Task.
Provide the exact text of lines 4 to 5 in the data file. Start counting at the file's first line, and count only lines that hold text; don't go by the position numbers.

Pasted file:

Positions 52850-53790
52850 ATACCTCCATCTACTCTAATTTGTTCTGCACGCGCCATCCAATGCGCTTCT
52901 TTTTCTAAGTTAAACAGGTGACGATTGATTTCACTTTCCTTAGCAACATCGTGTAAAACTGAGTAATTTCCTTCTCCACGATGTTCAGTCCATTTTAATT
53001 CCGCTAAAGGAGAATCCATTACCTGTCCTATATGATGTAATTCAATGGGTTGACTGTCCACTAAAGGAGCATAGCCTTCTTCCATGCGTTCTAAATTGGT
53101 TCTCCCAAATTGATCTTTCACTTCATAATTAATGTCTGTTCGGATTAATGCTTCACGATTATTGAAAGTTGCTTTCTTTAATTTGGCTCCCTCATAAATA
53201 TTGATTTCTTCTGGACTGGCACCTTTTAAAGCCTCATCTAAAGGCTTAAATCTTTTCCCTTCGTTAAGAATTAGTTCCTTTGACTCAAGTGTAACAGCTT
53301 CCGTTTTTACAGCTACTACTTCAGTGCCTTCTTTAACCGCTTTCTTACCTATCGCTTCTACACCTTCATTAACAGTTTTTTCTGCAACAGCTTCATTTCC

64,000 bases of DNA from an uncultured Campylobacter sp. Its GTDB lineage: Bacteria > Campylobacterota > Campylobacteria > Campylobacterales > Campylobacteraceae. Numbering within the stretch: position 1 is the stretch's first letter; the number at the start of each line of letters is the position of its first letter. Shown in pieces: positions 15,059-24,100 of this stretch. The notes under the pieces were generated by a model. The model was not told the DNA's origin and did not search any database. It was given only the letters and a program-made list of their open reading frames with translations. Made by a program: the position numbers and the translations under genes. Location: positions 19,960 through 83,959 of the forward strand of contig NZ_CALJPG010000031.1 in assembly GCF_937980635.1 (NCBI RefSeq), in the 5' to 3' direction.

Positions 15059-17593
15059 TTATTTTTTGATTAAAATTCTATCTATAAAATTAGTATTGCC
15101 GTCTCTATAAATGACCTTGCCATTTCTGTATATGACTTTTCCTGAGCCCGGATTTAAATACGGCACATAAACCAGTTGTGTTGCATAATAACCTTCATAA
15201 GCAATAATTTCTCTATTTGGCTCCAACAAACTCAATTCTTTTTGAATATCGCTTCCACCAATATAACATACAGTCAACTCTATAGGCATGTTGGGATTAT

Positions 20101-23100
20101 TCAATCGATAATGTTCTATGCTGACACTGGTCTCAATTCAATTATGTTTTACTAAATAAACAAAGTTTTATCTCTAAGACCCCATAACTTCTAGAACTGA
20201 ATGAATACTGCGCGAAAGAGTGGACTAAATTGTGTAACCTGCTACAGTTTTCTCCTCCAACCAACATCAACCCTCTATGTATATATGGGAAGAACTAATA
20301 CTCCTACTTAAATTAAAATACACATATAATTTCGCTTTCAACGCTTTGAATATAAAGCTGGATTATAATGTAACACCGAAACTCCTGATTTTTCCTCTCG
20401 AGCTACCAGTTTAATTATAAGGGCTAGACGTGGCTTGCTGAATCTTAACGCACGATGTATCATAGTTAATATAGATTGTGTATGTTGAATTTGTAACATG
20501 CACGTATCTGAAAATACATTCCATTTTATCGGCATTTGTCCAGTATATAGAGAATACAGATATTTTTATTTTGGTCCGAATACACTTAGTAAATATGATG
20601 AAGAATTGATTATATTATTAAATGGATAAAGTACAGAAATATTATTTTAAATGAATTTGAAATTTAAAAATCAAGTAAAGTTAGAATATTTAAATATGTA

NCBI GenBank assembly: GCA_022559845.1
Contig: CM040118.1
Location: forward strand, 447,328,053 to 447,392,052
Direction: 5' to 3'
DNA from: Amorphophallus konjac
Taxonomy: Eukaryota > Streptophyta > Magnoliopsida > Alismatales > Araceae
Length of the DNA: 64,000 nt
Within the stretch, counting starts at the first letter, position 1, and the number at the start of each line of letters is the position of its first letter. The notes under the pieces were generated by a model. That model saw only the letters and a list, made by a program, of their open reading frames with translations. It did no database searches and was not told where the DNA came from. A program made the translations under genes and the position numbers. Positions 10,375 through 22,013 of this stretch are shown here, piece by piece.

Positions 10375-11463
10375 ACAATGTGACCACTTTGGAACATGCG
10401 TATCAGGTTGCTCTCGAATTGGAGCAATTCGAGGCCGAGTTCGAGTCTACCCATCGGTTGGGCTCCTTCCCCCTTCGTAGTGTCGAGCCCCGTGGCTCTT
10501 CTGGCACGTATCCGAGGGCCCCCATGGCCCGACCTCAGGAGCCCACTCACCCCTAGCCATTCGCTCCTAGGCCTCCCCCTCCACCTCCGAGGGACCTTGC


53001 CCGCTAAAGGAGAATCCATTACCTGTCCTATATGATGTAATTCAATGGGTTGACTGTCCACTAAAGGAGCATAGCCTTCTTCCATGCGTTCTAAATTGGT
53101 TCTCCCAAATTGATCTTTCACTTCATAATTAATGTCTGTTCGGATTAATGCTTCACGATTATTGAAAGTTGCTTTCTTTAATTTGGCTCCCTCATAAATA